Means Never Having to Say You're Sorry
By Claudia Lynch,
Benchmarks Online Editor
computer from viruses just might mean never having to say
you're sorry. A lot of people around the world were hit
with the ILOVEYOU virus recently,
but a lot more weren't because they quickly inoculated
their PCs with the latest virus protection files (or
someone did it for them).* It is VERY
important to make sure you have viral protection software
running on the computers that you use, both at home and
Here at UNT the Network Managers are generally
responsible for keeping the people in their departments
informed about such things, but if you're unsure about
the status of such software on your computer, you
probably ought to contact your Network Manager and ask.
If you're not sure who your Network Manager is, check
Curry Searle, the Computing Center's virus protection
manager, recently re-vamped the UNT Anti-Virus Resources
This site is accessible to anyone on campus or who comes
into campus via the UNT dial-up lines. If you satisfy
those requirements, the anti-viral software is available
to you from there free-of-charge.Once you have the
software it is wise to set it to run every time your
computer is re-started (you can always cancel it if you
have to re-start several times). You should also set it
to automatically update.
Automated VirusScan Updates
Wil Clark, who used to be the campus virus guru, wrote
an article on "Automated VirusScan Updates"
Here is an edited version of Wil's instructions for
setting VirusScan to automatically update:
- Remember these features are discussed here
primarily to help you with your home
computer. You should check with your
network administrator before making any changes
to your UNT computer as your administrator may
have a different mechanism in place for updating
- You will need to have McAfee VirusScan installed
on your computer to use these features. UNT
students and employees can download a copy of
McAfee VirusScan from http://www.unt.edu/virus/.
Please note that you must be on the UNT network
or connected through UNT's dial-up access to
download these files.
- We will configure VirusScan to update its virus
definition (dat) files. You may recall
that this is the information that VirusScan uses
to identify viruses. McAfee releases new datfiles
weekly. We will use McAfee VirusScan Scheduler.
Perform the following steps:
- 1.Launch McAfee VirusScan Scheduler (Start ->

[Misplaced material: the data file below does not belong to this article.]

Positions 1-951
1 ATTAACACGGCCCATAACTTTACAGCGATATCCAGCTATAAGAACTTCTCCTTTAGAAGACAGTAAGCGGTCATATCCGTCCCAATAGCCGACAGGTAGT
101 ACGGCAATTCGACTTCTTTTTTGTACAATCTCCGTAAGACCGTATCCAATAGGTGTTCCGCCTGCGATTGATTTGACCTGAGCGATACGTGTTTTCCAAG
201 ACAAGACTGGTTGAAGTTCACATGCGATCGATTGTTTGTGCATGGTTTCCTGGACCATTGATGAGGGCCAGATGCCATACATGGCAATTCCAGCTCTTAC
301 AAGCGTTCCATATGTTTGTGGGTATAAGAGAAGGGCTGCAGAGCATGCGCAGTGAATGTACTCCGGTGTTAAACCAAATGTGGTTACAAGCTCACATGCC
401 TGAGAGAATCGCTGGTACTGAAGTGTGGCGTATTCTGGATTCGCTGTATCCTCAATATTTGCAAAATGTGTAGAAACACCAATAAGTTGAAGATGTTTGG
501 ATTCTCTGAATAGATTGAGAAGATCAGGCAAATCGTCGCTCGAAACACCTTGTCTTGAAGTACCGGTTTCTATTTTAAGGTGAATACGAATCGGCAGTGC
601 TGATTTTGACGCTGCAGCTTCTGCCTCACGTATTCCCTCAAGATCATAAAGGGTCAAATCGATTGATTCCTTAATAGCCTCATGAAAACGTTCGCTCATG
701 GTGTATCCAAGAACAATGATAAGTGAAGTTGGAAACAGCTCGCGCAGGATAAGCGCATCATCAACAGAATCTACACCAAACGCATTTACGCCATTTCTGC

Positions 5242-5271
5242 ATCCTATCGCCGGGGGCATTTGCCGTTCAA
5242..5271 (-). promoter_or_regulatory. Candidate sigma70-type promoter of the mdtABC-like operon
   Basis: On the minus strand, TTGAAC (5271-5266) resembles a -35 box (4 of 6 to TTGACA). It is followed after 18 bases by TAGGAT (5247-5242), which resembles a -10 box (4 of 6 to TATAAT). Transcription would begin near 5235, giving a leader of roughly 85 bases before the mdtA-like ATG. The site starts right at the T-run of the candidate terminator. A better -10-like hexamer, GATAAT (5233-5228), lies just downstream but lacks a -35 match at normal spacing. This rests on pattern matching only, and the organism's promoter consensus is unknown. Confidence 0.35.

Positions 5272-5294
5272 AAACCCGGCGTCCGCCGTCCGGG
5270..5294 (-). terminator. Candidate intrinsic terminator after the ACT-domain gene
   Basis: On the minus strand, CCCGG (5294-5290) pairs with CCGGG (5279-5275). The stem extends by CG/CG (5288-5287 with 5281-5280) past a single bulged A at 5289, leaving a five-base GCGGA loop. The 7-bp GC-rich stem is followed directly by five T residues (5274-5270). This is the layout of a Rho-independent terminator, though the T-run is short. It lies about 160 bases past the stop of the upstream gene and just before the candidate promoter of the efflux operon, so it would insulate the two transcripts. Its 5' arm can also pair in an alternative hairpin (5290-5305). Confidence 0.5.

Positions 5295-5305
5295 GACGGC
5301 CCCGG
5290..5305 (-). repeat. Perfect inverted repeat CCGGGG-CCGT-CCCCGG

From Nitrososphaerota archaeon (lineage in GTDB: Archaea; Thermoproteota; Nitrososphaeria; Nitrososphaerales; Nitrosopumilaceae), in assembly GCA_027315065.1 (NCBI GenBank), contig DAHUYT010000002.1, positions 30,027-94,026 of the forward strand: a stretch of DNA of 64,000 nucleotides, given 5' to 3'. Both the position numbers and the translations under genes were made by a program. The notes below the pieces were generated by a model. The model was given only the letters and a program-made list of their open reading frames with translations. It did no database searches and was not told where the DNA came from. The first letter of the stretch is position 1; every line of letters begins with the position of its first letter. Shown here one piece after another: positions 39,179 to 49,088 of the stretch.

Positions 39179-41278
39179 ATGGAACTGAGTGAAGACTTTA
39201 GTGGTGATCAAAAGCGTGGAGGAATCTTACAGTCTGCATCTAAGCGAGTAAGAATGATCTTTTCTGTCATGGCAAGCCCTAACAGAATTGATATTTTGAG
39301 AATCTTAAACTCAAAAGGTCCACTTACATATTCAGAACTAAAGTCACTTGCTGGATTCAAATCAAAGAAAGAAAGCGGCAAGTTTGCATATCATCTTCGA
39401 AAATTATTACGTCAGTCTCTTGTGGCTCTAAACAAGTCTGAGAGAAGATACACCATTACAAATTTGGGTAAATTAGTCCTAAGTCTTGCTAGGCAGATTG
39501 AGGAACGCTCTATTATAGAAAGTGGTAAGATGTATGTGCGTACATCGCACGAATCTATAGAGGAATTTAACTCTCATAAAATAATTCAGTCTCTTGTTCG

Programs -> McAfee VirusScan -> McAfee
- 2.Open AutoUpdate properties (Right-click on
AutoUpdate then click on Properties).
- 3.Click Configure
- 4.Delete existing Update sites (Click on a site
then click Delete button; repeat for each site).
- 5.Add UNT update site (Click Add
- 6.Type UNT for Site Name.
- 7.Enable site (click on and ensure a check mark
appears in the Enabled box).
- 8.Choose FTP for Select Transfer Method (click on
and ensure a dot appears in the FTP circle).
- 9.Type ftp.unt.edu/pub/antivirus/datfiles/4.x
for the FTP computer name and directory
- 10.Enable Anonymous FTP Login (click on and
ensure and check mark appears in the Use
anonymous FTP login box).
- 11.Click OK on the Automatic Update Properties
- 12.Click OK on the Automatic Update dialog box.
- 13.Click the Schedule tab on the Task Properties
- 14.Enable the automatic update (click on and
ensure a check mark appears in the Enable box).
- 15.Choose a frequency for the update to run
(click on one of the choices in the Run section).
Note: your computer must be on and connected to
the Internet for this to work. It might be useful
to choose a more frequent update period to ensure
that you get weekly updates.
- 16.Choose an appropriate Start at time for the
frequency you selected.
- Once this is configured your computer will
automatically look for updates to the Datfiles.
Your virus scanning software will be updated and
you don't have to remember to update it. Each
time your dat files are updated. you will be
prompted to reboot your computer. This must occur
to begin using the new dat files.
Crispen's Six Antivirus Rules
Now that we've got that out of the way, we've
satisfied rules #1 and #2 of "Crispen's Six
Antivirus Rules." Patrick Douglas Crispen is the
author of the Internet
TOURBUS. In the Volume 5, Number 89 -- 4 May 2000
issue, Patrick rewrote his virus protection rules. If you
follow them you really may never have to say you're
sorry, at least about losing data/crashing your computer
due to a virus.
- Crispen's *SIX* Antivirus Rules -- 4 May
- In light of the recent "ILoveYou" worm
outbreak, I decided to re-rewrite my rules on how
to protect yourself from computer viruses, Trojan
horses, or worms. Regardless of your operating
system, these six rules should protect you from
most of the over FORTY-SIX THOUSAND viruses that
are currently floating around the Net (including
the "ILoveYou" worm).
- 1. PURCHASE A GOOD, COMMERCIAL ANTIVIRUS
PROGRAM LIKE NORTON ANTIVIRUS OR MCAFEE
- Most commercial antivirus programs usually cost
between US$40 and US$50 and can be purchased at
almost any computer store in the world. [You can
usually save about US$10 if you purchase the
software online -- visit http://www.shopper.com/
for more information].
- Antivirus program manufacturers also release
minor upgrades every two to three months and
major upgrades every twelve to eighteen months.
YOU NEED THESE UPGRADES. Minor upgrades are